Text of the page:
Microsoft's XNA development environment - a platform popular with independent videogame programmers for the Xbox 360 console - has been marked for retirement by the company.
In an email sent to Microsoft MVPs (most valued professionals) on Friday, Microsoft stated: "The purpose of the communication is to share information regarding the retirement of XNA/DirectX as a Technical Expertise."
The email continued to explain that "presently, the XNA Game Studio is not in active development and DirectX is no longer evolving as a technology". The DirectX reference is a particularly interesting statement, as it suggests the withdrawal of another long-standing Microsoft technology.
Computing spoke to Hull University software engineering lecturer and Microsoft MVP Rob Miles about the changes.
"As soon as the Windows 8 SDK came out, and XNA was not one of the project types in Visual Studios 2012, then that was it; the writing was on the wall," said Miles.
"That was the point when XNA really died; that was the point when Microsoft decided that XNA was not the way and the truth for them anymore."
However, Miles plans to continue teaching XNA. He said the last version of XNA - version 4.0, which arrived in September 2010 - was "complete."
"It has all the bits you need now, before adding complication and dead weight to the platform," added Miles.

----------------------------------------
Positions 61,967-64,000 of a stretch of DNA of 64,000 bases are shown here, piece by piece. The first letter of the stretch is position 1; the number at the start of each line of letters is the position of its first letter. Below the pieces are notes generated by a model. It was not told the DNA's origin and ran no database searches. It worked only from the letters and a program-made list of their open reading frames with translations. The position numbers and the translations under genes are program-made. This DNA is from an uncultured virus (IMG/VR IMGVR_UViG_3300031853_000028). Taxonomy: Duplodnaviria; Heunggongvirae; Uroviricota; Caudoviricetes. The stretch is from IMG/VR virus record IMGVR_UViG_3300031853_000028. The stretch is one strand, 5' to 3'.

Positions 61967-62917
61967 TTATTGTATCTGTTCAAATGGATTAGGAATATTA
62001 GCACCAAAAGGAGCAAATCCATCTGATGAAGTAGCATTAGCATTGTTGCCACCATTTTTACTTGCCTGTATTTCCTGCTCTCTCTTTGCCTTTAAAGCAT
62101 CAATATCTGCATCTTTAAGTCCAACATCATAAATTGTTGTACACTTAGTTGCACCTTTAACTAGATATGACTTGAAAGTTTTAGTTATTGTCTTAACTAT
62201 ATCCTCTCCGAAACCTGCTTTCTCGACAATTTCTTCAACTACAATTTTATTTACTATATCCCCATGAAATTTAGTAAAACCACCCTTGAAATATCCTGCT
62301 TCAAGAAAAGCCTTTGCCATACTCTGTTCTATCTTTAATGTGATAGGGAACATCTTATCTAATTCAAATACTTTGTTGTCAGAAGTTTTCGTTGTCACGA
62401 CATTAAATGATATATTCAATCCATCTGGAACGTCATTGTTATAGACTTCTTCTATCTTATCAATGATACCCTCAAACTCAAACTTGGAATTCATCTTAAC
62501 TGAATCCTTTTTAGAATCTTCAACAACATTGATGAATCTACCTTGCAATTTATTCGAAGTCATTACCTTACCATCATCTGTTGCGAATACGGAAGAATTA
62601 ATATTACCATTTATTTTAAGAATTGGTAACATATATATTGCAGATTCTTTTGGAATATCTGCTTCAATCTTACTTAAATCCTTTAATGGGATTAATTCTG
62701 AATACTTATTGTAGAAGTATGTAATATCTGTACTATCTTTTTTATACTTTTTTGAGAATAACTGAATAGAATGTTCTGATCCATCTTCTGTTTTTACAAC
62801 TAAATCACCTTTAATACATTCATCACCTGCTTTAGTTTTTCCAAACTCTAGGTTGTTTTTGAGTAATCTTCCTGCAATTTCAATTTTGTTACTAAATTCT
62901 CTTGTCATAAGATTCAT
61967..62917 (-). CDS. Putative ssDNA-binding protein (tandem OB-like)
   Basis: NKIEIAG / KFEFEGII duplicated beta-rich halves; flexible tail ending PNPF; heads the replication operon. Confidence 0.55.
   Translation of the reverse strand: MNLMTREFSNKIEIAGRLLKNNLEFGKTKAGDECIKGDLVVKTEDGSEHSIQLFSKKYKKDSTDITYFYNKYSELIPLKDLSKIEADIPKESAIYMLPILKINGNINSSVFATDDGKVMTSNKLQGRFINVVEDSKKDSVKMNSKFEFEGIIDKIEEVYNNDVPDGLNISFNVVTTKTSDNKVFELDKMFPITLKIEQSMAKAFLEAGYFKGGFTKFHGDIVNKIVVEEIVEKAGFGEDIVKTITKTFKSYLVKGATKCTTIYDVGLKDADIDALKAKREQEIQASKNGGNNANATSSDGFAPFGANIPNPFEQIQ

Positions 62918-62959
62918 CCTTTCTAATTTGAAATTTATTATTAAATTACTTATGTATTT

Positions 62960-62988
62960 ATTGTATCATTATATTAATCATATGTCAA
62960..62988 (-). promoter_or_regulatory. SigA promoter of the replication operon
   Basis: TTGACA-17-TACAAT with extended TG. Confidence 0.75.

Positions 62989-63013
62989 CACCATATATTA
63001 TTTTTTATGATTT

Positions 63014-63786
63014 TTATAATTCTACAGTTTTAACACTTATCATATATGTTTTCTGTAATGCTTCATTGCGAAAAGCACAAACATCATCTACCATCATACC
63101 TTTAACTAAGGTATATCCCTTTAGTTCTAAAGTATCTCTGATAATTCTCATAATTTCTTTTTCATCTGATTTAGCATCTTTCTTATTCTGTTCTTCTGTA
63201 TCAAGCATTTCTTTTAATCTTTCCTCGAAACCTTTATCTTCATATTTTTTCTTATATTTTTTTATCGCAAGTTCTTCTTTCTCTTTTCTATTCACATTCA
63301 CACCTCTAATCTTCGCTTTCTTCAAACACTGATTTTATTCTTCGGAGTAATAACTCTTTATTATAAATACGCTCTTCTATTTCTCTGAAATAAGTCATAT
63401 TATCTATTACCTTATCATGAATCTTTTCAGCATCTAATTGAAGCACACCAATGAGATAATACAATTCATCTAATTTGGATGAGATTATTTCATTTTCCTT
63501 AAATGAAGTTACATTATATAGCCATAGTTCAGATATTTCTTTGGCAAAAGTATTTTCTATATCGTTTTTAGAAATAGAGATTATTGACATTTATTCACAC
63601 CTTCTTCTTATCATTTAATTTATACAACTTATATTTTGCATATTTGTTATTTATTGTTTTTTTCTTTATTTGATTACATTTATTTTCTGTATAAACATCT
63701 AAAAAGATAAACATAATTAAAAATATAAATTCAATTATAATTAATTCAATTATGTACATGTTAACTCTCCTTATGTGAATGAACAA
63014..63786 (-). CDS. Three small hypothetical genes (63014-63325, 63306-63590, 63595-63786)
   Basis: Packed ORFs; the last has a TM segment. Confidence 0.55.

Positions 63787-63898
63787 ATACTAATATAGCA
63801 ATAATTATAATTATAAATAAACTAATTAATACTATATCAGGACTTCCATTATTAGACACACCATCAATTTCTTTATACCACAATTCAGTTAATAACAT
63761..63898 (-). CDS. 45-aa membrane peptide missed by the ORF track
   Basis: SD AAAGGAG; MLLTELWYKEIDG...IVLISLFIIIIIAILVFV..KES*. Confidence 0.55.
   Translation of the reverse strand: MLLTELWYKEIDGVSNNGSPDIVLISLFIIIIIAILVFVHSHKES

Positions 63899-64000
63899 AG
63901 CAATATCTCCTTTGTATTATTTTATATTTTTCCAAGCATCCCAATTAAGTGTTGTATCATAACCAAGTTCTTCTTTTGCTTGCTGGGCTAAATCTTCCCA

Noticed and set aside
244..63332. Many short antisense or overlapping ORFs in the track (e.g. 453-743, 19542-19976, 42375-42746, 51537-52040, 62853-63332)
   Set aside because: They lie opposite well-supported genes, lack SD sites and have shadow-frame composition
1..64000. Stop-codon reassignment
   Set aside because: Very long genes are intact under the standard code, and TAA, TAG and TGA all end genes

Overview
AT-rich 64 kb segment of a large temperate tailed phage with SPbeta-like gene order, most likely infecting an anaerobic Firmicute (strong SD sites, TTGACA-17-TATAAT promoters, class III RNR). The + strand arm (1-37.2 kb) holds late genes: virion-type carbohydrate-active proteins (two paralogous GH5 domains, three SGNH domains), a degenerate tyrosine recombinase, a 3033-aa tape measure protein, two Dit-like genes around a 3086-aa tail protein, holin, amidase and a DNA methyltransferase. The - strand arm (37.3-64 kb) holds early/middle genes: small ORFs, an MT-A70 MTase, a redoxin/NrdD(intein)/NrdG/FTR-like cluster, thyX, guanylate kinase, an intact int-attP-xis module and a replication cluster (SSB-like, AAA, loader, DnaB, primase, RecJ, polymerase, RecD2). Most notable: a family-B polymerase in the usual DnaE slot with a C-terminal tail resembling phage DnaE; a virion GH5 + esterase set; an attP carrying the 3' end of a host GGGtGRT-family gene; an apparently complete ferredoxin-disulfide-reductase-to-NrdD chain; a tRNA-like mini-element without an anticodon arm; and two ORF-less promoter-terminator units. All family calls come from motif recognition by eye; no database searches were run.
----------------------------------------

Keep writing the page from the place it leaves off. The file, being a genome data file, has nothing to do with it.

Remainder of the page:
"I don't how whether it's good judgement, but I think basically they're having to think which things to target," he continued.
Miles said his XNA course for first-year students at Hull teaches "transferable skills".
"What we try to do at Hull is give people an understanding of how stuff works so they can take that and use it in whatever sphere they want to help them generate stuff." XNA still fits the bill here, said Miles.
However, Microsoft's statement about DirectX "no longer evolving" was, said Miles, "a really strange thing [to say]".
"I suspect someone's getting their botty smacked in the bowels of Redmond somewhere for saying that, because it can't be right," said Miles. "[DirectX] underpins so much of everything they do, that you can't turn that one off. It's baked in.
"What they probably meant is it's not a freestanding technology anymore - like we don't have a DirectX product line as such, it's just the graphical underpinnings," continued Miles.
"It would be bonkers [to cease DirectX development], because you've got game developers out there who spent ages devoting time to these kinds of engines, and they're not the sort of people you want to kick in the nuts. You don't want to piss those people off," said Miles.
As far as the future of XNA is concerned, Miles has his own theory on the possible direction of this "retired" platform. The company has already been touting its open source version of XNA 4 - the MonoGame platform, which is platform agnostic.
[Turn to next page]
By eliminating high entry costs for big data analysis, you can convert more raw data into valuable business insight.
A discussion of the "risk perception gap", its implications and how it can be closed